The Great Sermon Chase of 2006

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  • I had a rather strange experience this week as I prepared for today’s message. I simply could not determine what to preach this morning. I worked on about five different texts this week. I started the week with Psalm 139 on my schedule to preach. Today is “Sanctity of Human Life Sunday.” And I thought that Psalm 139 would be an appropriate exposition. But when I got to work Monday morning, I knew that would not be what I preach. I don’t think I am ready to do an exposition of a psalm with twenty-four verses in one setting. I know my limitations. So I passed on that one.

    The staff usually knows what I plan to preach for the entire month. But when we began to review our plans in Monday’s staff meeting, I was still uncertain. I had planned to do an message on Matthew 11:1-6, during our “Vision Night” service on Wednesday. But during staff meeting, I decided that I was going to do a “State of the Church Address,” and do the exposition of Matthew 11 today. But by the time I had to give my full attention to Sunday on Thursday morning, I had decided to do an exposition of Mark 5:25-34, the story of the Jesus healing the woman with the issue of blood. But when I woke up Friday morning, I knew that I would not be preaching Mark 5. Friday morning, the heat was on. I had to land on something to give myself enough time to fully prepare. I had these several passages that I had done work on. I just needed to land somewhere. Eventually, I began to study Psalm 131, a short three-verse psalm of David. I spent all of Friday studying it, even though I had a feeling that it would not be what I would preach. Late Friday evening and early Saturday morning, I finalized a “Sermon Skeleton” on Psalm 131. A “Sermon Skeleton” is a framework that I organize before I actually write out my manuscript. It consists of my title, text, theme, point, transitional sentences, and outline. I try to make sure I have this complete before I start writing, so that I have a sense of where I am going when I begin my actual writing of the manuscript.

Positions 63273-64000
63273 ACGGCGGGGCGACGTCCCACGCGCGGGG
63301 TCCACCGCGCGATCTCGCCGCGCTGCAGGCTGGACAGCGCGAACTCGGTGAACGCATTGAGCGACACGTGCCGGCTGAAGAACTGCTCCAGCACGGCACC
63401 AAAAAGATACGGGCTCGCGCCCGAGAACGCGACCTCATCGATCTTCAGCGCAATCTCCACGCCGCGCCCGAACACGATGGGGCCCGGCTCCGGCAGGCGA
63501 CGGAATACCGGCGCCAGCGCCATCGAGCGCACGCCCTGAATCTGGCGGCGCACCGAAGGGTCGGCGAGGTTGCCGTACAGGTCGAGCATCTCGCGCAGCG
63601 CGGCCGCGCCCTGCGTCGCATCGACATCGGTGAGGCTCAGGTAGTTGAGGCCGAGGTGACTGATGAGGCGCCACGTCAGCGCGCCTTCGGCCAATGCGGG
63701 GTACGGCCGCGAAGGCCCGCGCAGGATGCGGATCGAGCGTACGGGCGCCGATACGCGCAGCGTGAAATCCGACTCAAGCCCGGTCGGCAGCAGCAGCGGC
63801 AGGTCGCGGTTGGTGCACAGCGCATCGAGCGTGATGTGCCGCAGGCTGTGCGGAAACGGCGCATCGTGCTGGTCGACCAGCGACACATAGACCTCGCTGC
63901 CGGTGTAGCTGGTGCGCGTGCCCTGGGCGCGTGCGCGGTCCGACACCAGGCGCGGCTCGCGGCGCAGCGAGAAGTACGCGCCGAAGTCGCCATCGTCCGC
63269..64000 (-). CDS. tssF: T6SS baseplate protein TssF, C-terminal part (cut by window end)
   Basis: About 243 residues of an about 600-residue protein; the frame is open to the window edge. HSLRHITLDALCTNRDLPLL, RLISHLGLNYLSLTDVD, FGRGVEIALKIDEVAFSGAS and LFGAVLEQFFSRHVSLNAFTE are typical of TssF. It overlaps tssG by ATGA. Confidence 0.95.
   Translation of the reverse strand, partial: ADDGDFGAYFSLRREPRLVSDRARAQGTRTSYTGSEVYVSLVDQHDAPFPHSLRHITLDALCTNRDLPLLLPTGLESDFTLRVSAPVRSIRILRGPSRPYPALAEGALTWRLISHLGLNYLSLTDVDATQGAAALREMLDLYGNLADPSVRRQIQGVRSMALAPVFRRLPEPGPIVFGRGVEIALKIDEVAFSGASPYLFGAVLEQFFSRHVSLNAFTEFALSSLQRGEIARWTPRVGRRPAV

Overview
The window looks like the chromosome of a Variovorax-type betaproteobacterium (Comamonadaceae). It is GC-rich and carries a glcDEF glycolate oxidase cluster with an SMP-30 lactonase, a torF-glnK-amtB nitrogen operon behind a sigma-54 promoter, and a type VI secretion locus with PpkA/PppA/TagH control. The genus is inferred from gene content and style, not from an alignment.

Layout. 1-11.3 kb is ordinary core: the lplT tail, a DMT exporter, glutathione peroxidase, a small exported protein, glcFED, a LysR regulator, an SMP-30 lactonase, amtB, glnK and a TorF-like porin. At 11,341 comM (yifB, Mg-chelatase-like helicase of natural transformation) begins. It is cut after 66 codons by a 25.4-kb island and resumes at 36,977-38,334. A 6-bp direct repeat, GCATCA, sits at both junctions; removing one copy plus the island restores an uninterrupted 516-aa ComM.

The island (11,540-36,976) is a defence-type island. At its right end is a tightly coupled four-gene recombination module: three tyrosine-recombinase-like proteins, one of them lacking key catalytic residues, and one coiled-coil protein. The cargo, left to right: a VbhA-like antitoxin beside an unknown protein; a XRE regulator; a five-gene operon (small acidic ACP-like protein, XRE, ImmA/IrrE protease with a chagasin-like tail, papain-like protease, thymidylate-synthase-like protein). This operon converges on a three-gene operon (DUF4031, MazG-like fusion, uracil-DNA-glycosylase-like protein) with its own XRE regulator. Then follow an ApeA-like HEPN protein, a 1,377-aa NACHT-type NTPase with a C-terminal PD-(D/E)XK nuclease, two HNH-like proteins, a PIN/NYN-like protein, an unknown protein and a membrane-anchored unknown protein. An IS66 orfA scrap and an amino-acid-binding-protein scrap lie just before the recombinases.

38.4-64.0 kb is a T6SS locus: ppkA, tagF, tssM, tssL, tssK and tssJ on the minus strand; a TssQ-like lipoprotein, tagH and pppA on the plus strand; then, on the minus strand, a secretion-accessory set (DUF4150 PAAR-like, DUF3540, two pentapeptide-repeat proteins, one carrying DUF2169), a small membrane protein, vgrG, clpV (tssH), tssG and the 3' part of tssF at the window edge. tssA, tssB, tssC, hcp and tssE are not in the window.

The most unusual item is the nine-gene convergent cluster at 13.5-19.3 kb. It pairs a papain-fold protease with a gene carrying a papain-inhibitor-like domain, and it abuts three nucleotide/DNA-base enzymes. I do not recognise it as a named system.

I had a Church Council meeting Saturday morning. When it was over, I had a long afternoon lunch with my wife, Crystal. I wasn’t feeling well, so I took a long nap after lunch. It was late evening when I finally woke up. Still not feeling well, I simply went back to sleep – sure that I was to preach, but still unsure of what I would preach. When I woke up early this morning, I was pretty clear that I was going to preach Romans 5:3-5! I had been meditating on this passage all week. I knew all week that it was an option for me to preach, but it was not high on the list. I first preached this text when I was 18-years-old. I think I called it, “Problems with a Purpose.” So I knew the text. So I just organized the main ideas of the message and preached it this morning. The message was not as tightly or obviously organized as I usually strive for. And I don’t think my presentation of it was the most compelling, even though I do think it was clear. I hope, trust, and pray that the congregation was helped by the message.

    Thus ends the “Great Sermon Chase of 2006.” I don’t usually have weeks like this. I am usually very clear about what I am going to preach. In fact, as I write this post, I am clear about what I going to preach this coming Wednesday and Sunday, if the Lord allows. I don’t know what was up with me this week. I just pray that I don’t have another week like this again any time soon, if ever. My plan to get into a sermon series in February should help. Should I have preached today? Should I have just stuck with one of the other passages I was studying and saw it through to its completion? What caused me to finally land on Romans 5? Good questions all. So good that I don’t have any answers to them. I am confident, however, that the providence of God has been been in full control of these matters this week. May the sermon chase me to the pulpit this week, rather than the other way around.


    H.B. Charles Jr.

    Pastor-Teacher at the Shiloh Metropolitan Baptist Church of Jacksonville and Orange Park, Florida.